An extraction of the 1930 Indian Census for the Ponca tribe of the Ponca Reservation in South Dakota. In 1930 there were 398 members that fell under the jurisdiction of the Yankton Agency. Most of them still resided within the Ponca Reservation, but some had moved elsewhere and are so indicated within the actual census images. This extraction provides their given names, surnames, sometimes the maiden name, age, and sex of each tribal member.
Census of the New York Indians taken in 1896. The following census extractions provide the details from the 1896 census for the Cayuga, Oneida, Onondaga, St. Regis and Tonawanda Band of Seneca Indians.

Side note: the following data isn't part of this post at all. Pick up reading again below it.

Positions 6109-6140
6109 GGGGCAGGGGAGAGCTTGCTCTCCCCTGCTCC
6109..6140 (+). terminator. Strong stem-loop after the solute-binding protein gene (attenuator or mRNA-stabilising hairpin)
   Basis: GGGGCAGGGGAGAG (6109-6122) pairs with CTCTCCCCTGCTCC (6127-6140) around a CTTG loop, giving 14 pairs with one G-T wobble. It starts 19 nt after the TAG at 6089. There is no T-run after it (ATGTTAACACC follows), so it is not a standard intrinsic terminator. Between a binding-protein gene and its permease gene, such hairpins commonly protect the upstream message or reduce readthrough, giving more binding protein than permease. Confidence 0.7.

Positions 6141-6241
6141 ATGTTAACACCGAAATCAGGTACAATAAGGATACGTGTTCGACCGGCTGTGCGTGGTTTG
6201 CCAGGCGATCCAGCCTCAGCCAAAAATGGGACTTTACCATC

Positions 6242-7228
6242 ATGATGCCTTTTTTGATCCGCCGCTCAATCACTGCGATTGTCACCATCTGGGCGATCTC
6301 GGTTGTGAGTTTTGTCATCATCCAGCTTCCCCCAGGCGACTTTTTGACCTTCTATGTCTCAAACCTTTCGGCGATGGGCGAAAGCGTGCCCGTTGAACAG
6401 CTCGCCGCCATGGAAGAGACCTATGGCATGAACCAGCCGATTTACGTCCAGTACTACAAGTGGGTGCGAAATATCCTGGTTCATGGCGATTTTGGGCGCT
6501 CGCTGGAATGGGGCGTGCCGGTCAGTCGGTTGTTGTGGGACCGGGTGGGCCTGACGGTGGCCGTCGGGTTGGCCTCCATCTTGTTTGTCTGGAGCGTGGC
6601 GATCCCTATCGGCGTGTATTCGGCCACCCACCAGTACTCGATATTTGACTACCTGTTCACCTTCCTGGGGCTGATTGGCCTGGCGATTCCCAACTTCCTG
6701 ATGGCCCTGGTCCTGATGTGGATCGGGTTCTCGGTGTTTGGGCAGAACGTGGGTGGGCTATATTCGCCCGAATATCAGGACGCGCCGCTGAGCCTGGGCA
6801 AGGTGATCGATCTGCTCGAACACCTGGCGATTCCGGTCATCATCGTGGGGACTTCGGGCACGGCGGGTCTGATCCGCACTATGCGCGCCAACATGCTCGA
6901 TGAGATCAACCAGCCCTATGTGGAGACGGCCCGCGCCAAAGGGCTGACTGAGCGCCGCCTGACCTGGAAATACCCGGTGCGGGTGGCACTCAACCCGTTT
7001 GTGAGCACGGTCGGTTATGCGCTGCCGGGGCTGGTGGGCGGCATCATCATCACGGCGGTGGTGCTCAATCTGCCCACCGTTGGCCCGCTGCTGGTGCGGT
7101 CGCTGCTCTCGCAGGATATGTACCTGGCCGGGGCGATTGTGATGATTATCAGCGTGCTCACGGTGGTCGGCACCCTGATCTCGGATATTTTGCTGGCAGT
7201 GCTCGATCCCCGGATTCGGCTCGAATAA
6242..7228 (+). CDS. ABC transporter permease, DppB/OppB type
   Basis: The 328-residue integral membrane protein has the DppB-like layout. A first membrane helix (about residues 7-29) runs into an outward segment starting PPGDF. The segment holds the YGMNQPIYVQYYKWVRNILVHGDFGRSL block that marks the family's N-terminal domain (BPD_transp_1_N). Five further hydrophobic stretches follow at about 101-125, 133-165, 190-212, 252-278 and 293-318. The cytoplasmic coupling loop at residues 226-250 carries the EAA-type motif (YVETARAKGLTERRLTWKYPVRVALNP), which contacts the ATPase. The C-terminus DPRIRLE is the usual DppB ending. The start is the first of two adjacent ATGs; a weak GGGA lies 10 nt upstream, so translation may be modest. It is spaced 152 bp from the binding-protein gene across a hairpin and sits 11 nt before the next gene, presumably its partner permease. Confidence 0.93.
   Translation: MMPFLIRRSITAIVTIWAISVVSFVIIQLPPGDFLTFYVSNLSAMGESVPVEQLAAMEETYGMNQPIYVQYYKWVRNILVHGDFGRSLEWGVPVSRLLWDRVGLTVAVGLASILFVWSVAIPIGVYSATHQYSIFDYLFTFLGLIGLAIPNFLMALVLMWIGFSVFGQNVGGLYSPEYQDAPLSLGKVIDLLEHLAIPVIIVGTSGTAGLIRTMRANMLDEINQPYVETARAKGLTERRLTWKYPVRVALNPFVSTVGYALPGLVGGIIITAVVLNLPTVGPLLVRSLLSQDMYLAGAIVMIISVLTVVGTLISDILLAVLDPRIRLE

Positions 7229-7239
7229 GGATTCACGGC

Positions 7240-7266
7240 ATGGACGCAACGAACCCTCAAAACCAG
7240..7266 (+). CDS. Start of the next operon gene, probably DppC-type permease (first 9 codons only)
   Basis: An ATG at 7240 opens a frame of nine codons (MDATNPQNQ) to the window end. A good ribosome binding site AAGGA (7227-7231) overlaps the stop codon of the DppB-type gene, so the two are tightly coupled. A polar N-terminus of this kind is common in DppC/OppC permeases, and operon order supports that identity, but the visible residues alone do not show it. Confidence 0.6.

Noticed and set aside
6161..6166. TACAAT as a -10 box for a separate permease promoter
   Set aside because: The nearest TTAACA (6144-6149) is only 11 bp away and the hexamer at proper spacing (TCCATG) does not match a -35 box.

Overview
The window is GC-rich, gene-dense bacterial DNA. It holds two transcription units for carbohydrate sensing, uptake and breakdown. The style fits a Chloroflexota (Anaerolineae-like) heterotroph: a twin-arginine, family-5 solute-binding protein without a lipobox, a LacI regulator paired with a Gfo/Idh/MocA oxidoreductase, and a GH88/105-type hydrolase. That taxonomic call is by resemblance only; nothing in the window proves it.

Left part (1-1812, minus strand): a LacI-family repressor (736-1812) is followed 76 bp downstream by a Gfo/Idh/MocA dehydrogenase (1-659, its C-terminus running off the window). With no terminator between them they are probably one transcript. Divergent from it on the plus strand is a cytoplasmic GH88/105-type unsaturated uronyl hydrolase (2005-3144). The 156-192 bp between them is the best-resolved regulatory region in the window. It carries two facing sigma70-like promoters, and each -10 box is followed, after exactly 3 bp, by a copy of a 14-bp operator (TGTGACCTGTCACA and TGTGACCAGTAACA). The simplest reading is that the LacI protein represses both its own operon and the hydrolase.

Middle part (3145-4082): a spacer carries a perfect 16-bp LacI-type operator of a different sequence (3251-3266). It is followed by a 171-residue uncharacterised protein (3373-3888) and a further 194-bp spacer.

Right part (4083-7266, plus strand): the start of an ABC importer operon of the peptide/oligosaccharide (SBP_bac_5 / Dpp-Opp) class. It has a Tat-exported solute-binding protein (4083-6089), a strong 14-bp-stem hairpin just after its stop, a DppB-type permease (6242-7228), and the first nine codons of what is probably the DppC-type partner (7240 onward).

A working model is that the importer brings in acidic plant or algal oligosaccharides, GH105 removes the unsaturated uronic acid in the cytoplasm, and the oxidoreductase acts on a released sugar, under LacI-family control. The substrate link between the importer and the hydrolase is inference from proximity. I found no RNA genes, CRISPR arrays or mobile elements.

As the progression of white settlers moved west into the territories of the New York Indians, the tribes were decimated by disease and war, and “forced” into treaties that eventually restricted their settlements onto five Reservations set aside in the state of New York, Oklahoma, or for those siding with the British, in Ontario Canada. While at one time independent, these tribes (Cayuga, Oneida, Onondaga, St. Regis and Tonawanda) over time came together and were known as the Seneca Indians.
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